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Today is International Day of the Girl!

Girls across the world have shown to be incredible forces for change in every aspect of justice, no matter the challenges that stand in their way.

In October 2012, the United Nations declared October 11 the International Day of the Girl Child – a day dedicated to amplifying the voices and rights of girls all over the world.

This year’s theme is ‘GirlForce: Unscripted and Unstoppable’. In the spirit of the day, we are sharing the stories of a short list of girls who have been just that and changed the world.  

 

Malala Yousafzai

In 2012, Malala Yousafzai, a Pakistani activist, spoke out publicly about the importance of educating and empowering young girls. Her activism lead to an assassination attempt when she was shot by the Taliban. In December 2014, Malala was awarded the Nobel Peace Prize for her work and works tirelessly as an advocate for girls’ education. Check out her incredible speech at the United Nations Youth Assembly. 


 

Anne Frank

Anne Frank was a German-born Jewish girl who was forced to move to Amsterdam during the Nazi regime. There, Anne, her family and a few others, lived in hiding to avoid deportation. During her time, Anne kept a diary, detailing her hopes, dreams and fears. Eventually, Anne’s family was caught and she died in a concentration camp. Following her death, her father, the only surviving member of her family, was so moved by her diary that he decided to publish it. 

“How wonderful it is that nobody need wait a single moment before starting to improve the world” she wrote. “Let me be myself and then I am satisfied. I know that I’m a woman, a woman with inward strength and plenty of courage.”

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Joan of Arc

A French martyr and saint, Joan of Arc, born Jeanne d’Arc, drove the French army to victory against England in their attempt to conquer France. She had claimed she heard voices from a divine source, stating she was to save France in the Hundred Years’ War. After their victory, Joan was captured and burned at the stake. She died aged only 19, but Joan changed the destiny of France and became a national heroine.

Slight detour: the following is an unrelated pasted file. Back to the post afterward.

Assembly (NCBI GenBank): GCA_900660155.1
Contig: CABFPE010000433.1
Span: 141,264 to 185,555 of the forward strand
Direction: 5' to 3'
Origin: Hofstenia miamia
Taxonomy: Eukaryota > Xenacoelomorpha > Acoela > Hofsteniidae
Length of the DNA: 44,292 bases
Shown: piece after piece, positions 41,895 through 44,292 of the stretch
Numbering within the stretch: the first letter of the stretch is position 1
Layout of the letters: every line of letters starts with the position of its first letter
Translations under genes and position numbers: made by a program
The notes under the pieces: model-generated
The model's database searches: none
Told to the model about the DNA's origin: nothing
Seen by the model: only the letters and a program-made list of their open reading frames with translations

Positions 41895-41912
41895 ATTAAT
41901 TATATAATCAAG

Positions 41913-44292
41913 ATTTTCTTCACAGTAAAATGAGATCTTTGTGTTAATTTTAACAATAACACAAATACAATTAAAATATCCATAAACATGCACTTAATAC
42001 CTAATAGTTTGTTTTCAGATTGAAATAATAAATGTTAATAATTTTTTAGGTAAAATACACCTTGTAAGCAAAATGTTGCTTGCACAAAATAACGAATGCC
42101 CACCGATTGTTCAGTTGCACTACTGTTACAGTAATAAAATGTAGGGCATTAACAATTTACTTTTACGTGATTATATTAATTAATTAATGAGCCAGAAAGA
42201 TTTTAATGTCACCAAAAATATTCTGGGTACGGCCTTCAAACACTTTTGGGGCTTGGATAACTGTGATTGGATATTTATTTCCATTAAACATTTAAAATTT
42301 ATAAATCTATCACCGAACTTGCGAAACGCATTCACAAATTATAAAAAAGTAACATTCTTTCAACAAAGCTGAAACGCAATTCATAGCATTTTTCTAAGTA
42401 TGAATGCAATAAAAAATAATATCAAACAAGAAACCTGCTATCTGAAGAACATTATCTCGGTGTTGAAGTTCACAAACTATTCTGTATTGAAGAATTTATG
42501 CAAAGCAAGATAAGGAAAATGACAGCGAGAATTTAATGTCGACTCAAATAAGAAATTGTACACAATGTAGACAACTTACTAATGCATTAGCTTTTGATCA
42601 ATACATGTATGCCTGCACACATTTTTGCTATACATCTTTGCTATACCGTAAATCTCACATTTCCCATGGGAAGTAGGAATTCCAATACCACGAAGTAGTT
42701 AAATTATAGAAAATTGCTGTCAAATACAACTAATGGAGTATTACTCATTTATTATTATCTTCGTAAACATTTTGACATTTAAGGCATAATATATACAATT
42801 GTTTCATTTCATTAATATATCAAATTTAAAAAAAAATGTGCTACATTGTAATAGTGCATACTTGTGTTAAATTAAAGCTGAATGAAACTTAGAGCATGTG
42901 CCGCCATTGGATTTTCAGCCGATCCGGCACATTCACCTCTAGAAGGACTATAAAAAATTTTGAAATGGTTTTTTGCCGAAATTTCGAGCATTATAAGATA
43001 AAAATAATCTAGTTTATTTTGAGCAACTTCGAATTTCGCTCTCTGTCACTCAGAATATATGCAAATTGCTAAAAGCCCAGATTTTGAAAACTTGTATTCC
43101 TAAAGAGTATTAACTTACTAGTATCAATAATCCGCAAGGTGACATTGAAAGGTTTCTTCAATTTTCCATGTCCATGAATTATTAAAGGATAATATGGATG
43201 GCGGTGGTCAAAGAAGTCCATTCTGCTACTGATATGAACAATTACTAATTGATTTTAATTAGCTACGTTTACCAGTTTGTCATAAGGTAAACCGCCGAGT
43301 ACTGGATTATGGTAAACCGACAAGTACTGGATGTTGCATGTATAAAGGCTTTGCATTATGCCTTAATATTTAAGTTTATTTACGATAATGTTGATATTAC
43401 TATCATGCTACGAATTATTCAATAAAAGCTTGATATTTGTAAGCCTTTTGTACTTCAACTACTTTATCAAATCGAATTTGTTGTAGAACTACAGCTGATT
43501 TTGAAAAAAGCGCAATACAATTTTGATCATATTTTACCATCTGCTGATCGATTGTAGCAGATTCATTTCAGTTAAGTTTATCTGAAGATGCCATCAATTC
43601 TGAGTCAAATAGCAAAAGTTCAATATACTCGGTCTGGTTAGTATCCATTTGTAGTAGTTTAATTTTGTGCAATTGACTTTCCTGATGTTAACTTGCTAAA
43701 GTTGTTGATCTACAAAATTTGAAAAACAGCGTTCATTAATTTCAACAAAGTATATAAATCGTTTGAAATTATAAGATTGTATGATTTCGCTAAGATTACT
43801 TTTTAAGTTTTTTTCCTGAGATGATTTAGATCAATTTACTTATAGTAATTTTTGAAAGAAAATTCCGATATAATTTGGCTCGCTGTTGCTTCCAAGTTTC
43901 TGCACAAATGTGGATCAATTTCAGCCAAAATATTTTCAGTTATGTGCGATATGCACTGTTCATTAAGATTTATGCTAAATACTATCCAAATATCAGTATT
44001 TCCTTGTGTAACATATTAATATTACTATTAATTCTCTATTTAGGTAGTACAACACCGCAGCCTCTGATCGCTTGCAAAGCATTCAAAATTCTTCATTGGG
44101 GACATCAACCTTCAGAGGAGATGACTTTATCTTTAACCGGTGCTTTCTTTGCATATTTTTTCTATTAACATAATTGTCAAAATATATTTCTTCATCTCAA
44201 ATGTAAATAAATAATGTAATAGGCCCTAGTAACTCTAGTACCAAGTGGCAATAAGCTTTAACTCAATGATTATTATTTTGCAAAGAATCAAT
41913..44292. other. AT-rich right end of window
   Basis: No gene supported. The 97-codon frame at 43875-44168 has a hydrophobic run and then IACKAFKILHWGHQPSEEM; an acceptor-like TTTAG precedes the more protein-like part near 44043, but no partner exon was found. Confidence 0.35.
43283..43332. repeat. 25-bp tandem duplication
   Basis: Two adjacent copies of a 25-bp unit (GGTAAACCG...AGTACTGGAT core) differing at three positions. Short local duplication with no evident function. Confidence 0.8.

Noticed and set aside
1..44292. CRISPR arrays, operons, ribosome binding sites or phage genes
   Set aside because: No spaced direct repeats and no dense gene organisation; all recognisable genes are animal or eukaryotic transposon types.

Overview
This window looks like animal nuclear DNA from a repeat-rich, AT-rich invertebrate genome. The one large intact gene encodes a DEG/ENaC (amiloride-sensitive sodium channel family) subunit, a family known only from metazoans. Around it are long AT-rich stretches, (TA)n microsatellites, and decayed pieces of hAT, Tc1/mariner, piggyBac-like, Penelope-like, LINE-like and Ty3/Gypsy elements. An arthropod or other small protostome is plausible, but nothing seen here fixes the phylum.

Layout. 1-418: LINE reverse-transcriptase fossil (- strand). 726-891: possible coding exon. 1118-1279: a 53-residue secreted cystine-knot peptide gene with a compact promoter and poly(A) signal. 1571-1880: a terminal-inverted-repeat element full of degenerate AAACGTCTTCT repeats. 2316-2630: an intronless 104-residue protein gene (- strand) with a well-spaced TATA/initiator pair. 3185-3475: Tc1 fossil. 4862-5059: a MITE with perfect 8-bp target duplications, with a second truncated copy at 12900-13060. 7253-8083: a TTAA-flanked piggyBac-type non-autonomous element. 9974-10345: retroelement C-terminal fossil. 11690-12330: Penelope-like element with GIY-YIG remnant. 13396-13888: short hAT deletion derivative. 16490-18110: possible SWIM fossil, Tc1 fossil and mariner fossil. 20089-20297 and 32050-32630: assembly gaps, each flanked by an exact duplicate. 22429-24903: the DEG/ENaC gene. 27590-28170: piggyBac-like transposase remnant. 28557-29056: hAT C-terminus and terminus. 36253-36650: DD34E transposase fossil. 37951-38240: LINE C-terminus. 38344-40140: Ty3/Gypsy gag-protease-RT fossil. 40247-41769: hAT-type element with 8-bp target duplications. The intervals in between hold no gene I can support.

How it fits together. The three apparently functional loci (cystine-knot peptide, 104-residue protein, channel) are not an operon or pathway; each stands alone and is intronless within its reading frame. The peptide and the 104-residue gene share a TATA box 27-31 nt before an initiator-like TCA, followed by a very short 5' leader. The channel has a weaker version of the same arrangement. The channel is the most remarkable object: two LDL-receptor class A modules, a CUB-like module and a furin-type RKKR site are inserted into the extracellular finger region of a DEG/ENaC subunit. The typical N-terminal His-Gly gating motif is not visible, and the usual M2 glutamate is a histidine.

“I am not afraid… I was born to do this.”

 

Amariyanna Copeny

Also known as ‘Little Miss Flint,’ Amariyanna ‘Mari’ Copeny is a youth activist, fighting for clean water for Flint throughout Michigan’s water crisis. She is a voice for underprivileged children in her community. In 2016, Mari wrote a letter to the then President, Barack Obama, urging him to meet with a group of activists who were coming to Washington D.C. to watch the congress’ hearings regarding the Flint water crisis. Instead, Obama came to visit her. Since then she has been a champion for social and environmental justice.  

“When we found out the water was making us sick, I decided I wanted to stand up and give a voice to the kids in Flint that couldn’t stand up and speak for themselves.”

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Ruby Bridges

Ruby Bridges, a civil rights activist, was the first African American student in 1960 to be integrated into an all-white elementary school in the Southern states of the USA. On November 14th of that year, she was escorted into the class by U.S. marshals to avoid the violent mobs against desegregation. This event marked a significant event in the American civil rights movement.     

“Racism is a grown-up disease and we should stop using our kids to spread it.”

Ruby Nell Bridges at age 6, was the first African American child to attend William Franz Elementary School in New Orleans after Federal courts ordered the desegregation of public schools.

 

Emma Gonzalez

Emma Gonzalez is an activist and an advocate for gun control in America. She was a survivor of the Parkland shooting in 2018 at Stoneman Douglas High School. Following the event, Emma co-founded the #neveragain movement, a movement to end gun violence in America through gun control policy. Check out her powerful speech during the 2018 March for Our Lives, a student-led demonstration to support gun violence prevention.  

 

Greta Thunburg 

Greta Thunberg is a Swedish environmental activist who has been advocating for climate action across the world. She founded the international youth movement, School Strike for Climate’, a motion calling on governments across the world to act now to prevent climate change. Just in the last few weeks we have seen the power of her activism as millions around the world gathered to participate.  

“I don’t want your hope. I don’t want you to be hopeful. I want you to panic, and to act as if the house is on fire.”

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On this International Day of the Girl, we’re honouring girls everywhere and remembering Maya Angelou’s quote; “I come as one but I stand as ten thousand.” 

Share stories today of unscripted and unstoppable girls you know in your community, family or school and find them on Twitter or Instagram with the hashtag #dayofthegirl.

Every girl carries with us the history, fight and power of the generations of girls that came before us. Together, we are the GirlForce: Unscripted and Unstoppable. 

 


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Read more about International Day of the Girl Child and ways to get involved here


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Sanduni Hewa Katupothage


Sanduni is a body and a soul: a human. She is interested in arts, science, social justice and spirituality. She also loves lemonade and cupcakes.

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